In a world where almost half of the companies on the Fortune 500 today will likely disappear in 10 years, learning is key. Only companies that have a dynamic workforce can hope to keep up, which means chief learning officers today have a profound part to play in helping their organizations survive and thrive.
Learning helps to attract, engage and retain the best people. And it allows workers to develop new skills that align with the changing needs of their businesses. Disruptive learning is not the enemy. Disruption is an opportunity for us to make our organizations more agile and ready for change.
Here are three ways CLOs can create a more engaging learning environment by leveraging technologies that have disrupted the market.
Harness the power of video learning. Video is an intensely personal, immediate way of taking in new information. It’s also easier to create than ever before. Today we can record and edit high-quality video instantly from our smartphones and tablets.
But many organizations struggle to share this content with their employees in a way that gives them a great playback experience across any device, while simultaneously ensuring security and scalability for a global workforce. Thankfully, the technologies powering video in the consumer world, such as cloud video storage, conversion and smart streaming, are easier for enterprises to obtain.
Incorporating video into a broader work-related learning experience is one way to start small. For example, some organizations have found that a short video on key learning content is most effective before a required in-person class. Instead of spending valuable class time introducing important concepts, employees can come to the class prepared with questions.
Create a collaborative culture with employee-generated content. Humans have evolved in large part because we learn from one another. As a species, we build upon others’ ideas and experiences. And today, everybody, everywhere, has access to courses from the world’s leading institutions.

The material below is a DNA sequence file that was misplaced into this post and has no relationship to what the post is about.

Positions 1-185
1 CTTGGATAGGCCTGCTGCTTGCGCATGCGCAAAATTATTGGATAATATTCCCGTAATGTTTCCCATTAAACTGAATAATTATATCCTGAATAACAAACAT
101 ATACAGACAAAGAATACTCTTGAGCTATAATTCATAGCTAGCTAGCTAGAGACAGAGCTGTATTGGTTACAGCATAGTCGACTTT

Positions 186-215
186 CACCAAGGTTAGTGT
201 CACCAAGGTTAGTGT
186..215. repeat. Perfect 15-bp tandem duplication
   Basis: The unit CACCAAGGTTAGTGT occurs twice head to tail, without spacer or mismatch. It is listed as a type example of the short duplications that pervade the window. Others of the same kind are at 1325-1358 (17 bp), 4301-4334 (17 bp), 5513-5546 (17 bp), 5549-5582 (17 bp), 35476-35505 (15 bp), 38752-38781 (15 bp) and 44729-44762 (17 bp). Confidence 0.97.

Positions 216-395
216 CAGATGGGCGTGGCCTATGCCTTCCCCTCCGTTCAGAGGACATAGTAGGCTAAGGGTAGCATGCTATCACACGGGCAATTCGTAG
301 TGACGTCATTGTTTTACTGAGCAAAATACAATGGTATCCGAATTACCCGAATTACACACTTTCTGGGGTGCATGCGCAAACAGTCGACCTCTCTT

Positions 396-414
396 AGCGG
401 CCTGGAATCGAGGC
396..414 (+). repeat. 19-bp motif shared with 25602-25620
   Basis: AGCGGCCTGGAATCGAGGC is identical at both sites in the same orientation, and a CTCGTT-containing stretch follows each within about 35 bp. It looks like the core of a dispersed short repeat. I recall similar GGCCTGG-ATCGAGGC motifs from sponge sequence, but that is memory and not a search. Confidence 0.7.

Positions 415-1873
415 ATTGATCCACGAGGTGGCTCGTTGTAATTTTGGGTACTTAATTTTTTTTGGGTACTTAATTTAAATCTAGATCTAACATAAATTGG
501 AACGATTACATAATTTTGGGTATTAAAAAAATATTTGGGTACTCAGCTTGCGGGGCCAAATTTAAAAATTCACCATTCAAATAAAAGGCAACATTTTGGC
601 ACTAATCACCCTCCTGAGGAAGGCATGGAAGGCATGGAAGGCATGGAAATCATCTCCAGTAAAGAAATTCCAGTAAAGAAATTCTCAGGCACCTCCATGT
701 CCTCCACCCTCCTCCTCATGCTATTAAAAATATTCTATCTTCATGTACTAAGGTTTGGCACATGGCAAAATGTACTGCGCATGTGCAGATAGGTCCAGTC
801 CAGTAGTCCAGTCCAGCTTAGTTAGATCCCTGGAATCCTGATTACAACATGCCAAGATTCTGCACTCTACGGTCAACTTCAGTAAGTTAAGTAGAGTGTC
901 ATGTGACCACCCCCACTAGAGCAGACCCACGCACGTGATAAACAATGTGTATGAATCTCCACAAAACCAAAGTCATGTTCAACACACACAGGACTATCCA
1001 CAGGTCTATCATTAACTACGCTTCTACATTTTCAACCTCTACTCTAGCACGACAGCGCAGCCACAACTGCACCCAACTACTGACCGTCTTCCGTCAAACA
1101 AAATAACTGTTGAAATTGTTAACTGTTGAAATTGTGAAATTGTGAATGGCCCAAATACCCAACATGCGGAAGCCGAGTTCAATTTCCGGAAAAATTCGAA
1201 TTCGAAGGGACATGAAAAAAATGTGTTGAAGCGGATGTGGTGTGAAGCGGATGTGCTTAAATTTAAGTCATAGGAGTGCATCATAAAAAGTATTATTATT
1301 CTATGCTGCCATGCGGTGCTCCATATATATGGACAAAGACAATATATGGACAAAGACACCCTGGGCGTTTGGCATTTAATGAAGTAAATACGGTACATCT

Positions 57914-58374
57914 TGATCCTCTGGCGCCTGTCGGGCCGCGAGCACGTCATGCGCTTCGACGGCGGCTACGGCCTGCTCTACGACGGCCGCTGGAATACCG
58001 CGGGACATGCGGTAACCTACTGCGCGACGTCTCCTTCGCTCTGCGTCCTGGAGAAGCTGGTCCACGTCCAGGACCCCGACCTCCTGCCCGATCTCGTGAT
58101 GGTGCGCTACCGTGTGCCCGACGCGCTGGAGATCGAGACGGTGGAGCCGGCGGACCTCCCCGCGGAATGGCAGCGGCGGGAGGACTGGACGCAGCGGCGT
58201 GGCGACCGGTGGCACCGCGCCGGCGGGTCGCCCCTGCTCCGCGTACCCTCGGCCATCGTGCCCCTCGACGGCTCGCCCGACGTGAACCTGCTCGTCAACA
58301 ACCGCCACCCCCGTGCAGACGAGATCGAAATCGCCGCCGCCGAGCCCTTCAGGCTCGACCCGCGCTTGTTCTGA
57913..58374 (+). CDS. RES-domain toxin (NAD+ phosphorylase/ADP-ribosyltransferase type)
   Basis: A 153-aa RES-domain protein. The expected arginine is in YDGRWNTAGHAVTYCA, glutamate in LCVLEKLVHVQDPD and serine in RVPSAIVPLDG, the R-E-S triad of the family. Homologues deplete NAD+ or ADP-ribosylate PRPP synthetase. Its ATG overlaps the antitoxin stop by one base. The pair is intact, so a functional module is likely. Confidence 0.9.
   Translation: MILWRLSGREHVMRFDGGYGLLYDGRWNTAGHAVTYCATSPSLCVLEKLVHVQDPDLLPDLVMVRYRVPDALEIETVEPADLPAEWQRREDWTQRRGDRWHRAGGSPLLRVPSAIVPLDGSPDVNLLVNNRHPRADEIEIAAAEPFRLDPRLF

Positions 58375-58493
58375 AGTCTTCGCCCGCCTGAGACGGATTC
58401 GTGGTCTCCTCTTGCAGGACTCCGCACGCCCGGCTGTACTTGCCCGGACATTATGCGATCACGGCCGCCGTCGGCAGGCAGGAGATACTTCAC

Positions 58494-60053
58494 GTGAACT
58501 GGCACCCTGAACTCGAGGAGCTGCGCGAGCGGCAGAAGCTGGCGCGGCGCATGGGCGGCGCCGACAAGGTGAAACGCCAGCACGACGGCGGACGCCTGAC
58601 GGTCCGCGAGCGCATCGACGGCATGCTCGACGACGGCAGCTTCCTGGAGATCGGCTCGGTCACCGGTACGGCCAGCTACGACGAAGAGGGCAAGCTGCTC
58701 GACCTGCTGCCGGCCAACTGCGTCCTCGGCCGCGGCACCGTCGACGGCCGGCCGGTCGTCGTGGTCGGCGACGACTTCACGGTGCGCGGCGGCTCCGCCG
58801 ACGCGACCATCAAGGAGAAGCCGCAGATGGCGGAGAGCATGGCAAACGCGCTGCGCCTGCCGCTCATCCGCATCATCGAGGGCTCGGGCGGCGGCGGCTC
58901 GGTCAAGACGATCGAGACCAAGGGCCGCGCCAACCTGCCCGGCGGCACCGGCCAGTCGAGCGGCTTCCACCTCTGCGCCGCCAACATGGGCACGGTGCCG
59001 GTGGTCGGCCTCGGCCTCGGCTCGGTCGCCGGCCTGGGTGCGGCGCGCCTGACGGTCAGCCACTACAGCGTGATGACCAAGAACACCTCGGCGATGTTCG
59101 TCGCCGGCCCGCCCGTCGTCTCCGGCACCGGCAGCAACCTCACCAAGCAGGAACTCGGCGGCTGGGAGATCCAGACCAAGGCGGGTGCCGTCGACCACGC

Yet, in the workplace it’s a different story. Learning environments are often uninspiring, transactional and top-down. The real world lacks the excitement, immediacy and the social nature of digital learning.
Because employee-created content, also known as user-generated content, or UGC, is so new, many organizations don’t know where to begin and how to ensure that shared content is appropriate. To begin, think about which parts of your workforce would find the most immediate benefit, and initiate a small-scale pilot with those departments. Sales and marketing are often a good start, but technical workers can also find great benefit in the approach, too.
Consider what the ideal approval process should look like. An employee’s manager is often the best person to vet content for accuracy, perhaps followed by the learning and development team for final approval before content is published. Also, think about providing resources and how-to information to help employees create effective and impactful content. A little guidance on things like structure, length and how to capture effective sound all go a long way to enable good content.
Drive engagement with targeted content. Marketers use sophisticated, targeted campaigns combining data with engaging content to attract consumers and drive business growth. Netflix uses big data to try to ensure every new show is a home run, because the company knows entertainment is more meaningful when it’s data-driven and targeted. CLOs now have the data, tools and content to strategically target and engage their workforces in the same way.
Learning audiences can be defined using HR and financials data such as talent, potential, location, management level and even sales productivity. Content can be crafted with different audiences in mind to drive initiatives forward and help those workers succeed in their roles. Then, data can be used to track engagement and ROI to improve on learning experiences over time.
For example, an online course on management and leadership skills can be distributed to everyone in a company’s U.S. offices who were recently promoted to a manager position for the first time. Over time, business leaders can track how this leadership training impacts things like retention and performance for employees under these new managers.
It’s an exciting time for CLOs, as we now have the technologies, the tools and the most compelling reason of all — the business imperative — to make a lasting contribution to our organizations’ successes.
James Cross is director of learning product strategy at Workday. To comment, email editor@CLOmedia.com.
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